The next month or so is one of the most highly anticipated times of year for many Canadian cyclists. As the weather gets nicer and the days get longer, outdoor riding becomes not only more possible, but more enjoyable. The switch from the stationary trainer to riding on the road can be a shock for many people who find, that despite all their hard winter training, riding outside is not as easy as they were hoping it was going to be.
Typically, this is not because of a lack of fitness. If there is one thing that stationary bike trainers are good at, it is at developing fitness. The lack of coasting, stop-lights and traffic make training indoors a very efficient way to tax the body and help develop your physical capabilities. Returning to riding outdoors challenges many devoted indoor riders because riding a bicycle on a stationary trainer is not like riding a bike outside. This has always been true, but the proliferation of new “smart” trainers has made this worse.
The types of trainers that I am talking about are the ones that can directly control your wattage output. When you ride one of these trainers, you have the option of allowing a pre-programmed workout to modulate the workload as you go, without having to give it any thought. This is sometimes called “erg” mode (short for ergometer). You can keep pedalling at the same cadence, in the same gear, no matter what, and the trainer will always output the exact correct resistance. This means that once you have selected the training program on your device, you can just “turn your brain off and pedal.”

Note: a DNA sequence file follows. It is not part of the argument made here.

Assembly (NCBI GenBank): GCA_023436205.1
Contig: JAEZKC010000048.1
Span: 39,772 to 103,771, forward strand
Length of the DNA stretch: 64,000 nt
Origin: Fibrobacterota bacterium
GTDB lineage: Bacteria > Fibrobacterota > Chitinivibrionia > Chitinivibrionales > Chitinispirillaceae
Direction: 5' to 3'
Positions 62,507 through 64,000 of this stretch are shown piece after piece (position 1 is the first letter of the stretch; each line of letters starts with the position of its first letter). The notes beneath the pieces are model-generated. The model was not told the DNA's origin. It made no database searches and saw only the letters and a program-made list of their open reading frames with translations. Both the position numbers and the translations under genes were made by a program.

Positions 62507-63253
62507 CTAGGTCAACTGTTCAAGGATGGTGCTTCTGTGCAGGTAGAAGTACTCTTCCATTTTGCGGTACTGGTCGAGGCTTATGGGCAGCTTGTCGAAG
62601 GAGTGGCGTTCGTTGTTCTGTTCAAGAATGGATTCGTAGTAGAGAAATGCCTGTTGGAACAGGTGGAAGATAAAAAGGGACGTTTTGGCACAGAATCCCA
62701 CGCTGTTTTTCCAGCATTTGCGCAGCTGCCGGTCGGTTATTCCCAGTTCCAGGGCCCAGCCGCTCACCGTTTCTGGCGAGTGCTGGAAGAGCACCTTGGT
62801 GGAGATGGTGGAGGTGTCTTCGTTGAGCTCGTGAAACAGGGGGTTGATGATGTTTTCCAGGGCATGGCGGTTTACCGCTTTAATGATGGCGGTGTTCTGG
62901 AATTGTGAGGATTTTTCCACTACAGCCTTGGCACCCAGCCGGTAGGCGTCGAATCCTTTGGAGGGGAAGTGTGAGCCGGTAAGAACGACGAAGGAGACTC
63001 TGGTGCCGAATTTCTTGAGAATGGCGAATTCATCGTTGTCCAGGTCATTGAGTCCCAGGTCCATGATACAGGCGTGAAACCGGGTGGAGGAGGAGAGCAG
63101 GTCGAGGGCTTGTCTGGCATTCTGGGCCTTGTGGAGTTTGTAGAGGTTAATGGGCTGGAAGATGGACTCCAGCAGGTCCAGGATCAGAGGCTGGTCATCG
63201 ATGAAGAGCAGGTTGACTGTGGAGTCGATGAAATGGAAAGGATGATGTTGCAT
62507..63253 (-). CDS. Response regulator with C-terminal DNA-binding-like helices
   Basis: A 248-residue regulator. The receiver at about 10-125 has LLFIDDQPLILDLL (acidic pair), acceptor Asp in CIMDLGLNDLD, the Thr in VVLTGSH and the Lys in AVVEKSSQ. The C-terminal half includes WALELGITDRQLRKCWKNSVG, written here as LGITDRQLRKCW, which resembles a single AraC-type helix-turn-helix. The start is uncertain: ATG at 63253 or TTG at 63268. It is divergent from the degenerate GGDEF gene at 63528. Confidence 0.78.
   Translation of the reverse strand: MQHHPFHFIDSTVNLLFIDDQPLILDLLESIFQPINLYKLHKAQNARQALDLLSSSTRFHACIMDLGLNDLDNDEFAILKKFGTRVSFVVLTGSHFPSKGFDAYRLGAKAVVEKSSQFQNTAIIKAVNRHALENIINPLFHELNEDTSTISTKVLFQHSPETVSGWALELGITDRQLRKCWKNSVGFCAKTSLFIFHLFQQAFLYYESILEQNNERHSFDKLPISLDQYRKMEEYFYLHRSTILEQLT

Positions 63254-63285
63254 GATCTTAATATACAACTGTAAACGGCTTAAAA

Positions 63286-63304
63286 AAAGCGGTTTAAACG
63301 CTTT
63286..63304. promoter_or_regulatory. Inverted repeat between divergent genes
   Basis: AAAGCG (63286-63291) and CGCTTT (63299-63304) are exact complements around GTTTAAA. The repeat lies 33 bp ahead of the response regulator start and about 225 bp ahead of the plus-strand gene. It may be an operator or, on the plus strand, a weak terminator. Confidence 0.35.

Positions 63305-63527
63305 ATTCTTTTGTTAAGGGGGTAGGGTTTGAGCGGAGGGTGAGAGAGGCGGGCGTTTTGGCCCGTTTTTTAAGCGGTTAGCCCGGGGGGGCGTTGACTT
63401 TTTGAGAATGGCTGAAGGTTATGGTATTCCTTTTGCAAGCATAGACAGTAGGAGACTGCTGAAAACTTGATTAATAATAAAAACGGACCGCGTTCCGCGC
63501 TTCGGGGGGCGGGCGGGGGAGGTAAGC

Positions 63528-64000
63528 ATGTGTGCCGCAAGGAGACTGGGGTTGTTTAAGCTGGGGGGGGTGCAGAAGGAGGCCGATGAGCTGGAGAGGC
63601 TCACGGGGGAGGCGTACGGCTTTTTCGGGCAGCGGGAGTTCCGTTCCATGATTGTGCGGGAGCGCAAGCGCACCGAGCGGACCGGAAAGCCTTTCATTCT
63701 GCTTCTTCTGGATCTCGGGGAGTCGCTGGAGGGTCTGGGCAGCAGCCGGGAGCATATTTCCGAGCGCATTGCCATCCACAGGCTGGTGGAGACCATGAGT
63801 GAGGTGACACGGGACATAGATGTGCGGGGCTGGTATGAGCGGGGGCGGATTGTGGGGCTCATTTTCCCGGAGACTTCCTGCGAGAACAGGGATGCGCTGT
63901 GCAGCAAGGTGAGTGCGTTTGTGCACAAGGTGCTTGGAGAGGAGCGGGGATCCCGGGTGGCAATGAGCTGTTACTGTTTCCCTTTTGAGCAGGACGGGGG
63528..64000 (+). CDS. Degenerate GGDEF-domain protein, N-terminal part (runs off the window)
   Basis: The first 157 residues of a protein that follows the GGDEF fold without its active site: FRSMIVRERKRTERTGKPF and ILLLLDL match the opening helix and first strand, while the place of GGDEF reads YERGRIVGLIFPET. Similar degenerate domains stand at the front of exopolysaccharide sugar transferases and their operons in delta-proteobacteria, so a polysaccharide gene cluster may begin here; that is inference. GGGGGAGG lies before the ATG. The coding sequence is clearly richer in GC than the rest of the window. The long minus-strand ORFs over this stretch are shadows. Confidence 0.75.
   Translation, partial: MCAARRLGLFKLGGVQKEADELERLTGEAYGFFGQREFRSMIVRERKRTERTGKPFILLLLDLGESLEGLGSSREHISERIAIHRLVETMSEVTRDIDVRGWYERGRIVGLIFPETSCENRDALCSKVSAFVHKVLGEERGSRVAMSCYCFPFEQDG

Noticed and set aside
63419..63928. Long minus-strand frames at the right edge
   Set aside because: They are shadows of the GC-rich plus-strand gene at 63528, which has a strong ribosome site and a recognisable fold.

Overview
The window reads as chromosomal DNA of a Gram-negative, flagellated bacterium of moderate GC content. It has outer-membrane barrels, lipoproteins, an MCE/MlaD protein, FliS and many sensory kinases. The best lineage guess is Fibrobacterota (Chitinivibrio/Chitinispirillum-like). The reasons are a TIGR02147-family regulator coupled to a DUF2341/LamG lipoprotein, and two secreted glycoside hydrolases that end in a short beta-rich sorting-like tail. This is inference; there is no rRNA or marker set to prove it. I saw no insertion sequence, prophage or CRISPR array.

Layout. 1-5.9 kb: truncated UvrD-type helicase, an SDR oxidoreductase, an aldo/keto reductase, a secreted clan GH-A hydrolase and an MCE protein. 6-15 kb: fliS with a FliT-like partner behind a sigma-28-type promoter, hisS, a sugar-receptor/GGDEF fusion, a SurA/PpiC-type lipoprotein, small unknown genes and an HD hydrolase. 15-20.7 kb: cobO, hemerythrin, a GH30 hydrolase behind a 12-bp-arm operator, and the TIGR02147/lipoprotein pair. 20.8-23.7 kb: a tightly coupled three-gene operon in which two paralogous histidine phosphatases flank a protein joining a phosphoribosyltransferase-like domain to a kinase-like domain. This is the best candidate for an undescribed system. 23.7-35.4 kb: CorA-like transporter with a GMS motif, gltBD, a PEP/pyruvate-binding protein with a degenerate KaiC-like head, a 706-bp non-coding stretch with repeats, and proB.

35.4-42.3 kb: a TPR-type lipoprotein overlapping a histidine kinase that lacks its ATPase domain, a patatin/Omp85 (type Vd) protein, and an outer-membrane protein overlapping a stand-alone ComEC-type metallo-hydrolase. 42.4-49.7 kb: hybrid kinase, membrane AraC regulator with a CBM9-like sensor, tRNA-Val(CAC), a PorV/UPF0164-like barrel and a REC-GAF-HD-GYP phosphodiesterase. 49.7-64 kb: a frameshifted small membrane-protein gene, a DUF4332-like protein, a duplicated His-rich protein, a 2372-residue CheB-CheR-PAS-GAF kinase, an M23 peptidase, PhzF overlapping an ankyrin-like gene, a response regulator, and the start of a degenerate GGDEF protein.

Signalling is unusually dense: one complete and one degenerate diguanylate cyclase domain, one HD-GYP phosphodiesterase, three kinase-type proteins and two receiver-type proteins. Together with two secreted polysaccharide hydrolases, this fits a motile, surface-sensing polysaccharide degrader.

This is not possible outside. You are not always able to pedal at your ideal cadence. Depending on your gearing, certain speeds may not even be possible at certain cycling cadences. You need to change gears often and know why, when, and how to do so. Steering and braking also come into play and can affect how hard and when you can work. This can leave many fit indoor riders unable to capitalize on all their physical capabilities and keep them from being able to ride to their limits outdoors.
Given that for most people in Canada riding on an indoor trainer is the best, and, perhaps only, way to get any significant training during the winter, what are the options? The first is to turn off “erg” mode on your trainer for at least one ride per week. When you do this, follow the workout by using your gears and varying your cadence. This will require you to be much more mentally engaged with the workout, and you may learn something about how to manage your gears as well.
Another option is to try to ride outside during the winter. It may not be possible to ride on the road, but renting a fat-bike or mountain bike a couple of times during the winter is a great way to prevent completely losing touch with your bike handling skills. Not to mention that it’s a lot of fun to break up the monotony of training indoors.
As we move quickly towards the outdoor riding season, try a few of these tricks to help turn on your biking brain and get you ready to fully use your hard-earned fitness when you’re rolling on the real roads.
Darian Silk is a triathlon coach and Clinical Exercise Physiologist based in Toronto. Read more about Darian here or email him at firstname.lastname@example.org. You can also check out his TrainingPeaks profile here.